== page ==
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The Victorian ideal of womanhood is “The Angel in the house”. How does Dickens’ handle his female characters in Great Expectations and how do they relate to this ideal? Ben A 11wd In Great Expectations, there are a wide variety of curious and eccentric characters, but it seems that overall, there are significantly more “curious” female characters (Estella, Miss Havisham, Mrs Joe) than there are male characters (e.g. Mr Pumblechook).
It is possible that the reason for the high number of strange women characters might be down to one or more personal experiences in Dickens’ life. Mrs Joe Gargery, for instance, was directly influenced by Dickens’ mother, Elizabeth Dickens, who sent Charles, at the age of twelve, to work in a shoe polish factory in order to support the family, who at the time were locked in prison due to the tremendous amount of debt Dickens’ father was in. Mrs Joe is an exaggerated caricature of Elizabeth, and the antithesis of “the angel in the house”.
The phrase “The Angel In The House” has its roots in a poem written by the British lyricist Coventry Patmore. He believed that his wife Emily was the perfect incarnation of womanhood; i.e. she was beautiful, obedient, polite, a good cook etc, and it was from her influence that the 211 page volume was written in 1854, and from that poem sprung the expression used to describe a proper housewife doing her duties.
Although popular, it received a lot of negative press from the more intelligent liberals both then and now, with some views being reflected by people such as Nel Noddings, who claimed that the Angel was “infantile, weak and mindless”. But surprisingly, Dickens was actually a supporter of the image presented by Patmore, as were the majority of individuals of the time, even if it does appear that he is criticising the angelic ideal with the character of Mrs Joe for instance, as Dickens actually held quite conservative views on the idea.
Mrs Joe is possibly the least angelic person in the entire book, primarily as step by step, Dickens parallels her on every single stage with the Angel, to make her as least angelic as he can, or at least, it appears that he does. She carries with her a stick used for whacking, which Dickens ironically christens “Tickler”, which she uses to attack both Pip and Joe regularly. There is the image of the thimble, which would usually be used by a housewife similar to the one described in Patmore’s poem in order to safely knit and sew clothes, and yet Mrs Joe uses it to bash Pip on the head, which is almost the exact opposite of its original purpose. Dickens also appears to cover the ideal of women being perfect cooks, usoing the symbolism of Mrs Joe dropping nails from her top pocket into the bread dough as she is kneading it.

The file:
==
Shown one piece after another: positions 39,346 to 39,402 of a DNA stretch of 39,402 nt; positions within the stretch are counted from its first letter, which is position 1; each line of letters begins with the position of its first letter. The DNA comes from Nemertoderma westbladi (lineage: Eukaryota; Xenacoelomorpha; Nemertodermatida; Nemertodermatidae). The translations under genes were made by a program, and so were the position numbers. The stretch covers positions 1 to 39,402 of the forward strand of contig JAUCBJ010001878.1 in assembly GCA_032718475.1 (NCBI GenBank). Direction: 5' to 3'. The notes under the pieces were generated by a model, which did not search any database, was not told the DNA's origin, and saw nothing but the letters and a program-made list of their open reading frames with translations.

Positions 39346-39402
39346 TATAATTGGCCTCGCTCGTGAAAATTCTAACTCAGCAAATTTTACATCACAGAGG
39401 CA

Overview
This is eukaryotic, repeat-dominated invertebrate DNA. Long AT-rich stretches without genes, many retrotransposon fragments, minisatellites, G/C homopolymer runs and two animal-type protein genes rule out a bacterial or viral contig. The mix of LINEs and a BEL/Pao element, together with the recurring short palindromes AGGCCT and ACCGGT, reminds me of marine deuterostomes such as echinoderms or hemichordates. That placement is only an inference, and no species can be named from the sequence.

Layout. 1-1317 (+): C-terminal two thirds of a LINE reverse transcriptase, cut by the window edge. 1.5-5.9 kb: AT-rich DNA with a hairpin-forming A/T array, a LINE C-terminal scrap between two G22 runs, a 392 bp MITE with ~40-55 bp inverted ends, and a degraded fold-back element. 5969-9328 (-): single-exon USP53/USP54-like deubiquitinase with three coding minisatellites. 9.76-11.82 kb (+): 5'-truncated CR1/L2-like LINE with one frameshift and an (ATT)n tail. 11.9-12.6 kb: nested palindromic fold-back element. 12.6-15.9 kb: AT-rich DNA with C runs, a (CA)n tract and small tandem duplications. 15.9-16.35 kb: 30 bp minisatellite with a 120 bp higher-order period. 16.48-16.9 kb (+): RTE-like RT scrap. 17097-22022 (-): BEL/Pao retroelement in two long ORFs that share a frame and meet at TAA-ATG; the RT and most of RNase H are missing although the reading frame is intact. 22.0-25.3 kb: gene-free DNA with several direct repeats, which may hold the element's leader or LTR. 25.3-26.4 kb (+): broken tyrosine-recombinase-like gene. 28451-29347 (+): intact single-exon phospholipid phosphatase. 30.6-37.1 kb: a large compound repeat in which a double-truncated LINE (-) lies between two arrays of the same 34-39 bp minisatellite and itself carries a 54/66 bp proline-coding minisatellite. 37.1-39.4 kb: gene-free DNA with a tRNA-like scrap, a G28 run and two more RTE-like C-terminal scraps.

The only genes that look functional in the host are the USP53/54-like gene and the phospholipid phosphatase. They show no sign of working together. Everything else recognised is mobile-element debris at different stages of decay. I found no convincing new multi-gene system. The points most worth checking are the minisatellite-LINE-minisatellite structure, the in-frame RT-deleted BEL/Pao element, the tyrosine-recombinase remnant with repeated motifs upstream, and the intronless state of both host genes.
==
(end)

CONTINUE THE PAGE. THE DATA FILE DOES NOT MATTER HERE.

being housewives, they would go out an earn money for the family. The women in Great Expectations range through the social classes from the very top to the very base, and yet all of them have severe defects and are not usually very friendly or caring at all. The most evident of these are the characters of Mrs Joe Gargery and Estella, and to a lesser extent, Molly, Jaggers’ servant. They all come from different backgrounds, and yet one deals out physical abuse to her husband and brother, one treats the main character with neglect and pretends to loathe him out of spite simply because he’s madly in love with her, and the other murdered her newborn baby, of which examples can give us quite a good idea of Dickens’ attitudes to class as it shows that there is no difference in how nice a person is just because of their status in society.
Dickens is trying to suggest that the idea that it was the social class that you were brought up in that defined your personality and character in later life was pure speculation and had no basis in truth whatsoever. It is therefore an opinion voicing not only Dickens’ personal and more subtly hidden opinions on women, but also another expression of his more widely-known opinions on the Social Class system of England in the Victorian era.
Dickens had a “sense of social justice” in that he was a firm believer that the poor of the country were being treated horribly by the people further up the class system, and although he was no radical or revolutionist, he did believe that it was wrong and so voiced his opinions quite openly in his books concerning this issue. He went from working in a factory when he was twelve to a world renowned author in 30 years, and so held these beliefs firmly and was not merely passing abstract comment on these issues.